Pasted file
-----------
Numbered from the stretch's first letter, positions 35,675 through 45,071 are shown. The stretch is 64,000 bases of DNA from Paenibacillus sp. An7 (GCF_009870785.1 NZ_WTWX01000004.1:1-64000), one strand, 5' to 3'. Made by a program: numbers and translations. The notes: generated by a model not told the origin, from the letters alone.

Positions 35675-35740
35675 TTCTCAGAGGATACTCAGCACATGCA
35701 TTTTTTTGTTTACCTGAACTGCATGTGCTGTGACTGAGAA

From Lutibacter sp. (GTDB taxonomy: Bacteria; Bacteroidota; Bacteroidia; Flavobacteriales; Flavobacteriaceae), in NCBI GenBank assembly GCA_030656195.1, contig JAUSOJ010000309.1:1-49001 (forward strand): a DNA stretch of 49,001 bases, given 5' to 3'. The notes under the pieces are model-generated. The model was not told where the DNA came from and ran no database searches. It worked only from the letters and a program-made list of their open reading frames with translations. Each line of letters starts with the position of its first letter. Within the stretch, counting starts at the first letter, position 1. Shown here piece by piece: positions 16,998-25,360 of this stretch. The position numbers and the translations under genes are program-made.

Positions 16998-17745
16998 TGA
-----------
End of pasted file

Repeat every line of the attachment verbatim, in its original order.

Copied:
Numbered from the stretch's first letter, positions 35,675 through 45,071 are shown. The stretch is 64,000 bases of DNA from Paenibacillus sp. An7 (GCF_009870785.1 NZ_WTWX01000004.1:1-64000), one strand, 5' to 3'. Made by a program: numbers and translations. The notes: generated by a model not told the origin, from the letters alone.

Positions 35675-35740
35675 TTCTCAGAGGATACTCAGCACATGCA
35701 TTTTTTTGTTTACCTGAACTGCATGTGCTGTGACTGAGAA

From Lutibacter sp. (GTDB taxonomy: Bacteria; Bacteroidota; Bacteroidia; Flavobacteriales; Flavobacteriaceae), in NCBI GenBank assembly GCA_030656195.1, contig JAUSOJ010000309.1:1-49001 (forward strand): a DNA stretch of 49,001 bases, given 5' to 3'. The notes under the pieces are model-generated. The model was not told where the DNA came from and ran no database searches. It worked only from the letters and a program-made list of their open reading frames with translations. Each line of letters starts with the position of its first letter. Within the stretch, counting starts at the first letter, position 1. Shown here piece by piece: positions 16,998-25,360 of this stretch. The position numbers and the translations under genes are program-made.

Positions 16998-17745
16998 TGA